Embodying geographies : clothing consumption and female embodied subjectivities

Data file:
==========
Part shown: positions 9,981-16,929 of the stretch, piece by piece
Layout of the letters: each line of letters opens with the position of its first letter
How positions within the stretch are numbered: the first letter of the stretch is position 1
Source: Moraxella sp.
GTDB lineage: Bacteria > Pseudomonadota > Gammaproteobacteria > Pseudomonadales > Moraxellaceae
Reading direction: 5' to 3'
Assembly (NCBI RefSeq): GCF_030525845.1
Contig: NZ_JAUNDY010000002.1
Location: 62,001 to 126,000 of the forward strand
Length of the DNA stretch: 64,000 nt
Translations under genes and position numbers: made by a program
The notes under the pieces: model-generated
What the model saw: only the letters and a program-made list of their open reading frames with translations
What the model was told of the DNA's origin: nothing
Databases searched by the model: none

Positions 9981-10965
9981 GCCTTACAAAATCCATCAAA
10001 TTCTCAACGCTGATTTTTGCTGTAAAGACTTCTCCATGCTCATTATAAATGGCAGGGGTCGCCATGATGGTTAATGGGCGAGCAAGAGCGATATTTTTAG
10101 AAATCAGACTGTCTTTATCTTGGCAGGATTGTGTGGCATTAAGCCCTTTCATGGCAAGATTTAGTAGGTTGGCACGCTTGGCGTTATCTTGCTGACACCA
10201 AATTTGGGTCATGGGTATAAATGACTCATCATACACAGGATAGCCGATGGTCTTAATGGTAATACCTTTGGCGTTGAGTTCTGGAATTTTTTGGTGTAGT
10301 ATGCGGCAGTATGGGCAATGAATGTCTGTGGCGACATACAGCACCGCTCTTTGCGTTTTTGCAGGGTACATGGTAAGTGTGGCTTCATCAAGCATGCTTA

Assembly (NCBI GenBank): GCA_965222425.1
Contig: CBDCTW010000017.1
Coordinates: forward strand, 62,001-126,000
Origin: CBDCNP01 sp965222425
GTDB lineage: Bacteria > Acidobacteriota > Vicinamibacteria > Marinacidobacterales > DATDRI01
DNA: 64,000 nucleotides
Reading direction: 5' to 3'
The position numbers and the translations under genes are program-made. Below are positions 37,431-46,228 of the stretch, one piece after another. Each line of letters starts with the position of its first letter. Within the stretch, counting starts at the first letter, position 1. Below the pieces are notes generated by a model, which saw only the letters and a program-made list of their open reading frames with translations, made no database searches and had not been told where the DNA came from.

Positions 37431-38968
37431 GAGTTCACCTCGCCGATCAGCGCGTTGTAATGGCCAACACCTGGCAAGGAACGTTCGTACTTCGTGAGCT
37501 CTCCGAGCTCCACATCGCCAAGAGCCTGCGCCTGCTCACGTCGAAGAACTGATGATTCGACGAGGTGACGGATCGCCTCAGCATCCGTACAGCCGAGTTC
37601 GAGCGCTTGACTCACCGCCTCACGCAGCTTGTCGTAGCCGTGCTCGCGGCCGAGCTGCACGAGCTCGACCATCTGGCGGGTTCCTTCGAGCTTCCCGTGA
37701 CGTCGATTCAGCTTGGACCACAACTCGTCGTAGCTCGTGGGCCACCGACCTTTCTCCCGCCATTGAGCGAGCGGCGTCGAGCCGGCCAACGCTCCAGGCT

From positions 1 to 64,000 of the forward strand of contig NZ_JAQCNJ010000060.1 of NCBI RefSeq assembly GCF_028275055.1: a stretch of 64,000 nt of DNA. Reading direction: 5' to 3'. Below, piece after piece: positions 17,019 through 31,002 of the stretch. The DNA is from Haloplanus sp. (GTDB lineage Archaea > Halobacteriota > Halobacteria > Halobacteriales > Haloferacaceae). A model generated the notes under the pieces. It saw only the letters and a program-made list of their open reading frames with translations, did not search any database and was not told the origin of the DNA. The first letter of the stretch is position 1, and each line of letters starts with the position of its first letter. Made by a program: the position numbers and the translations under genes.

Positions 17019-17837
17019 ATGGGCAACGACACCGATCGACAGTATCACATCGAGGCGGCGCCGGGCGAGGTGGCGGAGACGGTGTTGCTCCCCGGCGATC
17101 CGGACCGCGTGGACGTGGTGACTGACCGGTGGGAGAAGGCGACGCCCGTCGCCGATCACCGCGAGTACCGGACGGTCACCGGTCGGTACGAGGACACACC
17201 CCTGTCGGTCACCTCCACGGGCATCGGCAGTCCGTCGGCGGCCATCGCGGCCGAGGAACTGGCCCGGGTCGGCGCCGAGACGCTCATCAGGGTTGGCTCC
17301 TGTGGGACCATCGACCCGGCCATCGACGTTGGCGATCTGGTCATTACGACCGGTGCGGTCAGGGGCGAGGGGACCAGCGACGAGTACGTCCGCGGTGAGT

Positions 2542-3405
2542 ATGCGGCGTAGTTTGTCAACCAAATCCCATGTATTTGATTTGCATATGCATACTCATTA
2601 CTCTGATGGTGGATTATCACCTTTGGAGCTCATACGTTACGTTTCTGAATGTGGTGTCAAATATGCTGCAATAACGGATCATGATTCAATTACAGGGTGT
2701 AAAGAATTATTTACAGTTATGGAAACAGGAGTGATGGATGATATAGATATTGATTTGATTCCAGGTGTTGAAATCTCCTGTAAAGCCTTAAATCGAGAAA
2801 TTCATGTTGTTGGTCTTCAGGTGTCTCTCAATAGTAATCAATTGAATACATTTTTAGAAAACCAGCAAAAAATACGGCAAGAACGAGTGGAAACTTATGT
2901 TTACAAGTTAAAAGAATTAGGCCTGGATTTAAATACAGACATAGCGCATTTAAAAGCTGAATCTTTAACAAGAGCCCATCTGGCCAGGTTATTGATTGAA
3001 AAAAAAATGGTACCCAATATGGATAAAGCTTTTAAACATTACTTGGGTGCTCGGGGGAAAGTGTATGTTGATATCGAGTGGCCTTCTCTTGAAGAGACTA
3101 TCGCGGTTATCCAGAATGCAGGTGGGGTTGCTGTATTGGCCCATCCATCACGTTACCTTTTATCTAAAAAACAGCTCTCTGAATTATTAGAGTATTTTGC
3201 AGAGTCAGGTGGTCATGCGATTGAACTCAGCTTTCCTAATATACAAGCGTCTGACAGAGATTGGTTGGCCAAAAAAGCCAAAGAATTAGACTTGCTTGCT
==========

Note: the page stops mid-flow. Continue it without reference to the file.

This thesis is situated within three main developments within social and cultural geography concerned with the practices and spaces of consumption, the corporeal turn as a means to embody geographical knowledges and the role of clothing in the materialisation of bodies. The main intention of this thesis, therefore, is that it acts as a means of animating theoretical articulations of the body with in-depth empirical work (individual and group interviews and accompanied shopping) concerned with women's embodied experiences of clothing consumption. Therefore, the practices of consumption form a vehicle through which a detailed account of the intricacies of female embodiment can be discerned. Female embodied subjectivity is made sense of through post-structural work on the (female) body which works against dualistic and static understandings of embodiment to highlight the fluid and messy constitution of subjectivity (Grosz 1994). Empirical articulations of female consuming bodies focuses on what this subjectivity looks/ feels/ sounds like, through elaborating upon the tension between material and discursive bodies, the ability of bodies to co-produce each other (including my own), and identifying a need to move beyond understanding the body as a presence which must be materially there to 'matter'. Instead, this account of female corporeality presents a more nuanced account of how women experience their bodies and thus, the role that theoretical bodies have for making sense of these embodied experiences. Female embodied subjectivity is discussed as, what I have termed, 'bodily doings'. These are Slimming, Sizing, Zoning and Looking and are presented as independent yet related theoretically annotated empirical accounts of female embodiment. Through these 'bodily doings', I will highlight how the female body figures in accounts contemporary consumption beyond a victim/resistance dichotomy, rethink the typology of flesh in order to unsettle categories of bodies such as big and small, focus on the potential for the matter of female bodies, such as flab, for understanding women's experiences with their own materiality and re-orientate debates about 'body image' and what it means for women to look (at themselves and each other) and be looked at. In a sense this thesis has no closure, and instead, concludes highlighting the potentialities that this thesis has for empiricalising female embodied subjectivity in its inherent fluidity and indeterminacy and emphasises the importance of situating 'the bod)" as a place to theorise from and work with rather than upon, in order to get at what is too often uncritically posited as "the geograph)' closest in'.